Firstgreen Review of JNNSM

Jawahar Lal Nehru National Solar Mission (JNNSM) was officially launched in November 2009. JNNSM is one of the eight National Missions laid out in India’s NAPCC. It aims to incentivize the installation of 22,000 MW of on- and off-grid solar power using both PV and CSP technologies by 2022 as well as a large number of other solar applications such as solar lighting, heating, and water pumps. As the power trading arm of the National Thermal Power Corporation (NTPC), NTPC Vidyut Vyapar Nigam Ltd (NVVN) has been designated as the nodal agency to ensure the execution of Phase 1 of the mission.

JNNSM aims to address the shortcomings of prior schemes through revised and more attractive feed-in tariffs, a single-window application process, and RPOs that include a solar purchase obligation.167 In February 2010, CERC announced a feed-in tariff for financial year 2010–2011 of INR 17.94 per kWh for PV and INR 15.3 per kWh for CSP and declared that Power Purchase Agreements (PPAs) would have a validity of 25 years. It is assumed that at current cost levels, the tariff will allow investors to achieve an internal rate of return of about 16%–17% after taxes. CERC will revise the tariff every year. Ideally, by 2022, installation costs will come down significantly to enable solar power to achieve grid parity so that it becomes a viable source for India’s energy needs in the absence of government incentives. Assuming a continuing decrease in PV costs over the span of JNNSM, even as the preferential feed-in tariff is reduced in subsequent years, the share of solar power in the energy mix should continue to increase.Under JNNSM, the NVVN is required to purchase the expensive solar power from developers and bundle it with an equivalent amount of its much cheaper coal-based power before selling the mixed power to the various utilities at a marketable price.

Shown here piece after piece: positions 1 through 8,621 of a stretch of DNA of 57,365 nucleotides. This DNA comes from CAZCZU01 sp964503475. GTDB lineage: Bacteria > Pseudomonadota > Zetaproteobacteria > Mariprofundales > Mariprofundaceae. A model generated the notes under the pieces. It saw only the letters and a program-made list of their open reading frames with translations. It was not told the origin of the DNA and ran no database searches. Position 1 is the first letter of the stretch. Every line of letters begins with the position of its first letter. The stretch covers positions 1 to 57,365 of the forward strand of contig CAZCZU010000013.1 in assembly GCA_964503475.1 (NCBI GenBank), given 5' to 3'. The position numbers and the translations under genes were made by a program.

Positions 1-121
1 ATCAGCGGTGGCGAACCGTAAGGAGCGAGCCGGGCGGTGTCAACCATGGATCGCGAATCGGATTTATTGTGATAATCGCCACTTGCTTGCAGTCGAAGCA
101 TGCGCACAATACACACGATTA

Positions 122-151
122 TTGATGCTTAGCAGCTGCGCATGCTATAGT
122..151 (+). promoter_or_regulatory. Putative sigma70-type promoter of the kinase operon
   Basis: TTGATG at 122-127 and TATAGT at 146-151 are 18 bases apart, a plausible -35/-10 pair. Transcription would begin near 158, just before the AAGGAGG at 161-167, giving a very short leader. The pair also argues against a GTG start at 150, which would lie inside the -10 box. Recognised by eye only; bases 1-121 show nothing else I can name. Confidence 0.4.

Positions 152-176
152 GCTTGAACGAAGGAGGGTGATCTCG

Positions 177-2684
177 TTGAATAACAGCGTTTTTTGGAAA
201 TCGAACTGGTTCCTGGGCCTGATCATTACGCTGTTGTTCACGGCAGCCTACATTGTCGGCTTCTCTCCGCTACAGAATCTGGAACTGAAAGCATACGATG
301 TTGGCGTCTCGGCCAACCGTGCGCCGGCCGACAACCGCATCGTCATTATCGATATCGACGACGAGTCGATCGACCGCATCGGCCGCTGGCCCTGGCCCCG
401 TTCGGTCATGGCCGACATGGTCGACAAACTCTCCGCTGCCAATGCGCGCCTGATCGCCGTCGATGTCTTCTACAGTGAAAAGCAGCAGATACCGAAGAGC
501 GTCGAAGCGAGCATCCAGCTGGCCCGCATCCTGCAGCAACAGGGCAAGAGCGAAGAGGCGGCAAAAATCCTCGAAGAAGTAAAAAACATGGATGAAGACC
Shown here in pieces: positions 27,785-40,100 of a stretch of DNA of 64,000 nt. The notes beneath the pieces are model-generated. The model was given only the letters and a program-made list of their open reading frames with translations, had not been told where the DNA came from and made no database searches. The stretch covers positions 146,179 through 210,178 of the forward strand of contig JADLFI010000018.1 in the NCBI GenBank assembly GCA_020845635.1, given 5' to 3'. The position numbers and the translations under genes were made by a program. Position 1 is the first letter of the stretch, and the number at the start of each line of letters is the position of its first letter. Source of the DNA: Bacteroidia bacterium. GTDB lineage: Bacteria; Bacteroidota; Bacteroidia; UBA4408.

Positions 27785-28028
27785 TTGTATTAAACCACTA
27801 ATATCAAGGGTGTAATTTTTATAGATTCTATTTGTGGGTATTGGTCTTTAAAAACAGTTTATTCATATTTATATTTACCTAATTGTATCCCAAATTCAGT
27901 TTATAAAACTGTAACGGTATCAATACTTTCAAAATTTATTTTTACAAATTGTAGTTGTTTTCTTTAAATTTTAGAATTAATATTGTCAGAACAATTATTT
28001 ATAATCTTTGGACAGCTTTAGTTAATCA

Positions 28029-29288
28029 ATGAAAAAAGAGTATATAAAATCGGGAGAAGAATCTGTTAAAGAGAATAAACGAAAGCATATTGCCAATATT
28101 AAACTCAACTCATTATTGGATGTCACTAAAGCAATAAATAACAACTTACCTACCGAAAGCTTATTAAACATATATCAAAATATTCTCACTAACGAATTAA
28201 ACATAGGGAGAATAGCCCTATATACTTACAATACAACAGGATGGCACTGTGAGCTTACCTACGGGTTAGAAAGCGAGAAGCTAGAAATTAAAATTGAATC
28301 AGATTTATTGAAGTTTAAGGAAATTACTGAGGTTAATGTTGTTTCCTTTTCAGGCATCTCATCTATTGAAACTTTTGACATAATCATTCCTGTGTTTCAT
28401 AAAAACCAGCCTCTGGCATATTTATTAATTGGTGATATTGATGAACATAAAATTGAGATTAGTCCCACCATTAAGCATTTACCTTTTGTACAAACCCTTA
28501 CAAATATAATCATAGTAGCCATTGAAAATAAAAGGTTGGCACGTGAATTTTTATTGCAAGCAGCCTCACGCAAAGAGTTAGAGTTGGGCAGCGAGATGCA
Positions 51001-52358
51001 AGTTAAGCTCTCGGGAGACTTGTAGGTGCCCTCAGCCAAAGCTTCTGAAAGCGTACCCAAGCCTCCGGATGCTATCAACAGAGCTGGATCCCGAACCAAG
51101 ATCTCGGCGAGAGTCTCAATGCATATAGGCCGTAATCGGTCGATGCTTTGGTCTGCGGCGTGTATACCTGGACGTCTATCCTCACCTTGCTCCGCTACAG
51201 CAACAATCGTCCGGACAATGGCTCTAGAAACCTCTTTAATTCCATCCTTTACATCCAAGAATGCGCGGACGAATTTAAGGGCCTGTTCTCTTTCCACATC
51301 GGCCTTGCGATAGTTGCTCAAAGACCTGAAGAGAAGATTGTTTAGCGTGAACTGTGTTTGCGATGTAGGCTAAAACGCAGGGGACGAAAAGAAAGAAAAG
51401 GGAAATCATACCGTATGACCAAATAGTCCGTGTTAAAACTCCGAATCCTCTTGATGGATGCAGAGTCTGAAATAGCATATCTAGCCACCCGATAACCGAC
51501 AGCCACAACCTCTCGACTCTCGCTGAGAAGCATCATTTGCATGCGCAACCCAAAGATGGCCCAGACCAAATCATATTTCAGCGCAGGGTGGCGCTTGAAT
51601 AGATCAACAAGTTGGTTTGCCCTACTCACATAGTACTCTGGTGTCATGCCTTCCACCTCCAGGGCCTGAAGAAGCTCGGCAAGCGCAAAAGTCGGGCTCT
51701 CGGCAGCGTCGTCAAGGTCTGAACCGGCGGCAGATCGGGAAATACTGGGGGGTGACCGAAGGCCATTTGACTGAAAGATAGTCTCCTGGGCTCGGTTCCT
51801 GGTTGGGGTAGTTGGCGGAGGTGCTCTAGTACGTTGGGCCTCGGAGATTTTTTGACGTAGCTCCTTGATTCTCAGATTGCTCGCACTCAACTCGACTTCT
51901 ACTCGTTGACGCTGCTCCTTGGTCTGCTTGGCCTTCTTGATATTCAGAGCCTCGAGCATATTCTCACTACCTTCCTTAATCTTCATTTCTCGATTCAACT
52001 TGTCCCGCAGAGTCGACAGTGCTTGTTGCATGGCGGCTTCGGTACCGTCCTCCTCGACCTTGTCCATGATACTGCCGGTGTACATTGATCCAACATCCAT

Three phases are identified under JNNSM. Grid-connected solar projects that signed PPAs prior to November 19, 2009, were eligible to migrate to JNNSM under certain conditions until February 29, 2010.At the end of each phase there will be a thorough reevaluation of the process.

Phase 1: 2010–2013

The focus during Phase 1 is to experiment with incentive structures and to create a market for solar power in India by bringing in investors, engineer-procure-construct (EPC) contractors, and equipment manufacturers. Both on- and off-grid projects will be promoted during this phase with the expectation that 500 MW of grid-connected and 200 MW of off-grid solar PV will be installed.The allocation of 1100 MW of grid-connected PV projects is done in two batches. The first allocated 150 MW, and the second batch allocated 350 MW of solar capacity. Projects will feed into the grid at 33 kV or above.

Phase 2: 2013–2017

During Phase 2, the goal is to build on the experience of Phase 1 to facilitate a substantial increase in capacity additions, significantly bring down the cost per kilowatt-hour, and achieve additional installations of 4000-10000 MW of combined PV and CSP capacity. JNNSM identifies the need for international support in the form of technology transfer and financial assistance in order to meet the higher goal. The central government will work to create a favorable environment for solar manufacturing, particularly for solar thermal technology manufacturing. By 2017.

Phase 3: 2017–2022

Solar power is expected to achieve grid parity by 2022 through the final goals of the JNNSM: off-grid solar capacity installations will reach 2,000 MW, on-grid capacity will reach 20,000 MW, 20 million m2 of solar thermal collector area will be installed, and 20 million solar lighting systems will be deployed in rural households.


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